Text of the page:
In this post, we’ll look at how to build, ship, and debug a C++ WASM application that is integrated into a TypeScript or JavaScript frontend application. This is a similar model to Figma, where the UI components are written in React (or your framework of choice), while all heavy computation and non-UI rendering work is owned by a WASM module written in a native language for performance. Inigo Quilez’s Project Neo at Adobe appears to have a similar design, based on digging through a performance trace in Chrome, and what I’ve been working on at Luminary Cloud follows a similar architecture. To do this, we need to integrate our WASM module into frontend bundlers like Webpack, maybe through an npm module, and think about API designs for efficiently coupling TypeScript and C++ WASM modules (though we won’t have time for npm modules and API discussion in this post).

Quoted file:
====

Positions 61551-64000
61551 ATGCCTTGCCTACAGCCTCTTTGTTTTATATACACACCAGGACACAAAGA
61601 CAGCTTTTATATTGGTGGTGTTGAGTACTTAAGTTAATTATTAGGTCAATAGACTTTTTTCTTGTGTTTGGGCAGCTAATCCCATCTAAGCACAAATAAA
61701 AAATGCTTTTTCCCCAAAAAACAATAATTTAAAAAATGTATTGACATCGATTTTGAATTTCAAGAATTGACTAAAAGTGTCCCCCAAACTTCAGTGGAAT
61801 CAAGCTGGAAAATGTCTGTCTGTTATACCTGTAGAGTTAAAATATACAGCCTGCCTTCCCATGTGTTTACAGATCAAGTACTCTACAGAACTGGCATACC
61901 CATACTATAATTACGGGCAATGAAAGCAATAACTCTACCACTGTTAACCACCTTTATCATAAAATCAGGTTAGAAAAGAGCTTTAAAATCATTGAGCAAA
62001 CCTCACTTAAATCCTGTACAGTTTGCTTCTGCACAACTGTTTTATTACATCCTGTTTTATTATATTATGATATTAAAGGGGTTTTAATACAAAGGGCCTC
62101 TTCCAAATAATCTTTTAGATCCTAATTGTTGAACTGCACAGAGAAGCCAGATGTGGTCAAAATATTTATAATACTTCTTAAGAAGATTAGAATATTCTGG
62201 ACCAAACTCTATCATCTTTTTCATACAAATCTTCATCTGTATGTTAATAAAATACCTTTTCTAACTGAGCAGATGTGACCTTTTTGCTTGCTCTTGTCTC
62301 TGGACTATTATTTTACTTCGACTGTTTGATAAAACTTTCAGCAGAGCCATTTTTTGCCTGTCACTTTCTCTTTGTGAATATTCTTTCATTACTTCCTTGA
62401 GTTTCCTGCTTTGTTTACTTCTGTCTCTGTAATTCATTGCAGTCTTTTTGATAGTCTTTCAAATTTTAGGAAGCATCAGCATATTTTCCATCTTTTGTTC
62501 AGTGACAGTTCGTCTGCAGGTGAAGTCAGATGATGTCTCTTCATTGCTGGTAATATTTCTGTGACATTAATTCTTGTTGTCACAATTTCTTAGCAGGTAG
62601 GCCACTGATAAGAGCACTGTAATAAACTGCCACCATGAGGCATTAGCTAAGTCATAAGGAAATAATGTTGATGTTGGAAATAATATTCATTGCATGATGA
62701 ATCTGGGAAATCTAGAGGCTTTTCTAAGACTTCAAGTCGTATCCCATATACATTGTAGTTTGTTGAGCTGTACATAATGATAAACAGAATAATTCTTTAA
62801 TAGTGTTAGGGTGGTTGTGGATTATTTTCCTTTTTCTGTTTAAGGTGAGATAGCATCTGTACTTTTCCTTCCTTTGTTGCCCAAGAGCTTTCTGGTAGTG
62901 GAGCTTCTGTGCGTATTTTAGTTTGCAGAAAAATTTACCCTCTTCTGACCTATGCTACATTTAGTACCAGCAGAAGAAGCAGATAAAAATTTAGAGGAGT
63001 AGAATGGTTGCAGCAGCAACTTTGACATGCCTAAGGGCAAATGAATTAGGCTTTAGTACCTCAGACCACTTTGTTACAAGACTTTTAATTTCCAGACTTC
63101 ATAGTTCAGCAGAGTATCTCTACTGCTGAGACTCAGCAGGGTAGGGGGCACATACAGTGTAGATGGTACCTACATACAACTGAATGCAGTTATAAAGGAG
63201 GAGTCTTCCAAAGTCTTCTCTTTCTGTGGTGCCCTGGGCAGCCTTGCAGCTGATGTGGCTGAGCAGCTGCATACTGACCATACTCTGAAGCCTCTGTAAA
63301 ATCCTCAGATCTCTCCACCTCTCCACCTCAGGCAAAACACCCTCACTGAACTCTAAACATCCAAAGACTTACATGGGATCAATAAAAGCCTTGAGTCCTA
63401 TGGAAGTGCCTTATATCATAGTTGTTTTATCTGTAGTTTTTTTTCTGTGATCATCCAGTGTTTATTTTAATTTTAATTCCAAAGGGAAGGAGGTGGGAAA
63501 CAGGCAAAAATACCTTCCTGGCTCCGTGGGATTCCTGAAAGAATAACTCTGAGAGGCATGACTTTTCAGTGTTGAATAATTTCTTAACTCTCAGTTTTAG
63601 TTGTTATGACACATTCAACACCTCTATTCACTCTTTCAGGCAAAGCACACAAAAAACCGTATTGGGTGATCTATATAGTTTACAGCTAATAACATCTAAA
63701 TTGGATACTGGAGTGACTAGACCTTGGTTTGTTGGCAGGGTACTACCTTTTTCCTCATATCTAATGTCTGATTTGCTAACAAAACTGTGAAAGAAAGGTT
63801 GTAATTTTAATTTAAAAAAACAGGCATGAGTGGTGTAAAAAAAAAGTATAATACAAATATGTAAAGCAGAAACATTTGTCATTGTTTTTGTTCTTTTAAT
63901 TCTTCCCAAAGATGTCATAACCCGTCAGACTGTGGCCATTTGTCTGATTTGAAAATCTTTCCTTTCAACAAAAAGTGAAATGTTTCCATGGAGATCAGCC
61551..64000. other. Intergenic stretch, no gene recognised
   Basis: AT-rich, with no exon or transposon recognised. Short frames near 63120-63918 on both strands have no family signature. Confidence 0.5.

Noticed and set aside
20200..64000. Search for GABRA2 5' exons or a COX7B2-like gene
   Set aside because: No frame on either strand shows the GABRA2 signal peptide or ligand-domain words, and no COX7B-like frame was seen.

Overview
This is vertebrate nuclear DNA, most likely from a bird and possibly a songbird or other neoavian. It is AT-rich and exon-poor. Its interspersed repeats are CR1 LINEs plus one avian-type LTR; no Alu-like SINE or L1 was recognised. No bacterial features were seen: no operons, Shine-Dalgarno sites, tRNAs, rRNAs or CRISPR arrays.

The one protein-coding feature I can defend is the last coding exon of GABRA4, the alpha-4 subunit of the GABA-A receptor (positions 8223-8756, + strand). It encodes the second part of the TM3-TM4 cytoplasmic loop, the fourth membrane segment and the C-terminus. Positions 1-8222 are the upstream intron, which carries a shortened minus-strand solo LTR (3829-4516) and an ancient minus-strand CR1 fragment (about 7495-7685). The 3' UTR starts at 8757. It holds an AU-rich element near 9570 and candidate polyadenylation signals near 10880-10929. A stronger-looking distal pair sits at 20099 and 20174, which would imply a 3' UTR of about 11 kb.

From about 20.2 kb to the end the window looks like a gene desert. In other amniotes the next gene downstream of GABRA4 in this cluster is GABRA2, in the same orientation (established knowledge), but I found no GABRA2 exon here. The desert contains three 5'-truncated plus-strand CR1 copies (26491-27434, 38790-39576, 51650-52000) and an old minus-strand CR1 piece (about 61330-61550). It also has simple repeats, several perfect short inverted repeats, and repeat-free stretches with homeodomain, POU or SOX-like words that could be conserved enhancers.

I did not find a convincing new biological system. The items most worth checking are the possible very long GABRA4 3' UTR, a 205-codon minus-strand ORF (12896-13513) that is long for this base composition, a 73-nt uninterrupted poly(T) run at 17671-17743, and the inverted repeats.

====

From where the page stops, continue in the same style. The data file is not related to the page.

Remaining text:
From 0 to glTF with WebGPU: Basic Materials and Textures

Sun Apr 28, 2024

Figure 1: The happy duck we’ll be able to render at the end of this post

Now that we can load up complex scene hierarchies from glTF files and render them correctly, let’s start getting some more interesting colors on screen! glTF defines a physically based BRDF, with support for metallic and roughness properties, along with normal, emission and occlusion texture maps. There are a number of extensions on top of this basic material model (the KHR_materials_* extensions) that add even more advanced material definitions.

We’ll keep it simple to start. Today we’re going to take the first step of loading the base glTF material parameters and textures from the glB file and passing them to our shader. In the shader we’ll color the object by its base color properties, without applying any lighting or material model yet.


GPU Compute in the Browser at the Speed of Native: WebGPU Marching Cubes

Mon Apr 22, 2024